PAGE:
FEMS Microbiology Letters best flash presentation prize: David Mark

We send our congratulations to David Mark, who won the best flash presentation prize at the Molecular Microbial Ecology Group meeting. This prize is sponsored by our journal FEMS Microbiology Letters.

The Molecular Microbial Ecology Group meeting (MMEG) took place on 1-2 December 2022 in Glasgow.

Read our interview with David about his research below:


What is your current position, and what was your scientific journey to get there?

I’m currently finishing my PhD at the University of Strathclyde under Dr Paul Herron, investigating how specialized metabolism has evolved in rare actinomycetes. I started this project in October 2018, after completing a BSc (Hons) in Immunology and Microbiology – also at Strathclyde!”

David Mark (right) and Amy Thorpe (left)
Could you describe the research your presentation covered?

We know that actinomycetes are extremely talented producers of antibiotics and other useful small molecules, but we’re still getting a handle on why they produce so many molecules. The research I presented focuses on investigating why some biosynthetic gene clusters (BGCs) responsible for the production of these antibiotics get conserved through evolutionary history and some don’t. As it turns out, proximity to the chromosomal origin of replication is a pretty good predictor for a BGC being conserved throughout a genus, with BGCs that occupy a chromosomal locus far away from the origin of replication being consistently less conserved. This raises the question – what is it about these BGCs that is driving their fixation into the chromosome where other ones are rapidly turned over? I think it’s super interesting to think about.”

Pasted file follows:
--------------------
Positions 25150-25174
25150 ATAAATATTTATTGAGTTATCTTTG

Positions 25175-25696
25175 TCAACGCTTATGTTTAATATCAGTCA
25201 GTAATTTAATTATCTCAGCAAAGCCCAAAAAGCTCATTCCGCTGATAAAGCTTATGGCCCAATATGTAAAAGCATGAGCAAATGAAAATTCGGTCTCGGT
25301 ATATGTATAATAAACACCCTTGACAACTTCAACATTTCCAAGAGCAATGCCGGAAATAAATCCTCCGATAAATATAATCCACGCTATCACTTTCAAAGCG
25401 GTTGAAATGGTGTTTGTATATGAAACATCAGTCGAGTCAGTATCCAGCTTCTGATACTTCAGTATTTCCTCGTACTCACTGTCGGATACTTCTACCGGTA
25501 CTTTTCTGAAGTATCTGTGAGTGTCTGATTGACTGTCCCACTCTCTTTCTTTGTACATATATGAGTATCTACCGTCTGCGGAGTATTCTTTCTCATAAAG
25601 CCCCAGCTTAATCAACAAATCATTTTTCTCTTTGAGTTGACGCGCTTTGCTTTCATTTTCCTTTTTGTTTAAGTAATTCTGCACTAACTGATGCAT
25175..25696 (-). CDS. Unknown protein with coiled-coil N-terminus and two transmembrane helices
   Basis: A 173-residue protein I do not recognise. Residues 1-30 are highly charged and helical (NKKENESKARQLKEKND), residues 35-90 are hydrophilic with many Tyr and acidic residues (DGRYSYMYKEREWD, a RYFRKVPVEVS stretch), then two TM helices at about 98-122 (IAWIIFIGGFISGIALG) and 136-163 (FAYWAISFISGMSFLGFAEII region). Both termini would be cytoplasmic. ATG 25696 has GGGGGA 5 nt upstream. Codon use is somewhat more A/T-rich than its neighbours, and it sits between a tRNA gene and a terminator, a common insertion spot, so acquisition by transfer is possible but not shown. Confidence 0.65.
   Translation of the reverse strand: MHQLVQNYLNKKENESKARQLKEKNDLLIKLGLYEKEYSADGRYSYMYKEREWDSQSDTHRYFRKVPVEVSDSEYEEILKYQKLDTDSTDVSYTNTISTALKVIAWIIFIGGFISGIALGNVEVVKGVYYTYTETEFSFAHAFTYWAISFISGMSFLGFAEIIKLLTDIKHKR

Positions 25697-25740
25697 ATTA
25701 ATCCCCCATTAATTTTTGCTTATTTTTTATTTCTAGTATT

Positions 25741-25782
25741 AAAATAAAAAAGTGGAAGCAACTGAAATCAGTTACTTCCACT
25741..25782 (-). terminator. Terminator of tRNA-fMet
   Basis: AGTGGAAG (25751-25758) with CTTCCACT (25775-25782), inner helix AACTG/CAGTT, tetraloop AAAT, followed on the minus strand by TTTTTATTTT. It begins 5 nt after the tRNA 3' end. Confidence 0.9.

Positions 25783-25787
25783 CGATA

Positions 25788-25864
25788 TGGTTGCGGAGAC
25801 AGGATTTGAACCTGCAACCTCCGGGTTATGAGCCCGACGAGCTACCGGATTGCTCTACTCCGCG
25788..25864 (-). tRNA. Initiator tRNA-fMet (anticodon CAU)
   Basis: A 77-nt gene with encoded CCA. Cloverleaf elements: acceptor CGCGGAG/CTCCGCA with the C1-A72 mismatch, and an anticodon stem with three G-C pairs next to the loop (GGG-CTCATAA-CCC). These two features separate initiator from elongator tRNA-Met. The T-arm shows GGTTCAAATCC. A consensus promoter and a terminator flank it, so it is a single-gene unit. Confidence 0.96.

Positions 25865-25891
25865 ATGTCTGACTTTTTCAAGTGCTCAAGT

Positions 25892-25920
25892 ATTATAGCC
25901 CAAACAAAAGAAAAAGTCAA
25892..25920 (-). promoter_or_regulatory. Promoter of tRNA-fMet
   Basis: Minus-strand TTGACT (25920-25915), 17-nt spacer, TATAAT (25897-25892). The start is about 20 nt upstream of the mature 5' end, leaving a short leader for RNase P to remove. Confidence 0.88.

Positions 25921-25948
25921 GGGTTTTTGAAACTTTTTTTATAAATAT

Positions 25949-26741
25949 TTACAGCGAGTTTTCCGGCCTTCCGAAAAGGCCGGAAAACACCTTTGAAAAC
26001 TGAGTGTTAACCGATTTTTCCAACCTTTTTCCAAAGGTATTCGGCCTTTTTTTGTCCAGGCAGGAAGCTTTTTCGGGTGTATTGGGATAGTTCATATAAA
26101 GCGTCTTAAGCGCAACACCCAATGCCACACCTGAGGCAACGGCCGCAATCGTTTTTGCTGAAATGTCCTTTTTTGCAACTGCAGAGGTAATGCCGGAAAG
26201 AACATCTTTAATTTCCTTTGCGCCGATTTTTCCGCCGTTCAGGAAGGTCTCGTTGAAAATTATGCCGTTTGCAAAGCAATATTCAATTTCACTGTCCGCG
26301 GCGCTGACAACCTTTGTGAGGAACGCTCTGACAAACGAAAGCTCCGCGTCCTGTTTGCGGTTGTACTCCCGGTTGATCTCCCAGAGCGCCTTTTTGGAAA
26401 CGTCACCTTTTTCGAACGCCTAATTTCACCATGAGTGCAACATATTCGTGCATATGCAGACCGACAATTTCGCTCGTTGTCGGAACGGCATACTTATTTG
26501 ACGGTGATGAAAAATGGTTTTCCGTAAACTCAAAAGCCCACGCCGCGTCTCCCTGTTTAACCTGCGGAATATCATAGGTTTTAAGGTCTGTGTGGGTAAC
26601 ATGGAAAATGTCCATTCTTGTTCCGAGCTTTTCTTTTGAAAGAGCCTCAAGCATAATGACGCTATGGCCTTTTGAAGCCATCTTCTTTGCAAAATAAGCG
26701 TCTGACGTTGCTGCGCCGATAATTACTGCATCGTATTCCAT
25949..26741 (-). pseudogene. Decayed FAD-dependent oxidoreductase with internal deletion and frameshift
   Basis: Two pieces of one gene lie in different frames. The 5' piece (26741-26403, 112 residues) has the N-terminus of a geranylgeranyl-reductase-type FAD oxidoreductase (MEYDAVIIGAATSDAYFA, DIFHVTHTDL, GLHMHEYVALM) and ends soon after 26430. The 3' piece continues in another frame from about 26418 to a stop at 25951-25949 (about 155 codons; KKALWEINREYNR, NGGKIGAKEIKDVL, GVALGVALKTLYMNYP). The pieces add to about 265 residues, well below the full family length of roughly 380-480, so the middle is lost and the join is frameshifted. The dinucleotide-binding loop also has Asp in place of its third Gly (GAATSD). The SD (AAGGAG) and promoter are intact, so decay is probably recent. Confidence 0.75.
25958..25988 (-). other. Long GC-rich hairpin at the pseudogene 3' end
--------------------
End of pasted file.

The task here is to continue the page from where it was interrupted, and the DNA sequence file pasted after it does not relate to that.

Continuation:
What do you hope to focus your research on in the future?

I’m about to start a Postdoc position with Prof Andy Roe at the University of Glasgow, working on protein secretion in E. coli. That’s going to be an interesting change of field. I’d quite like to do more work on actinomycetes in the future, but to be honest cool microbiology is cool microbiology and I won’t complain about getting to work on it.”


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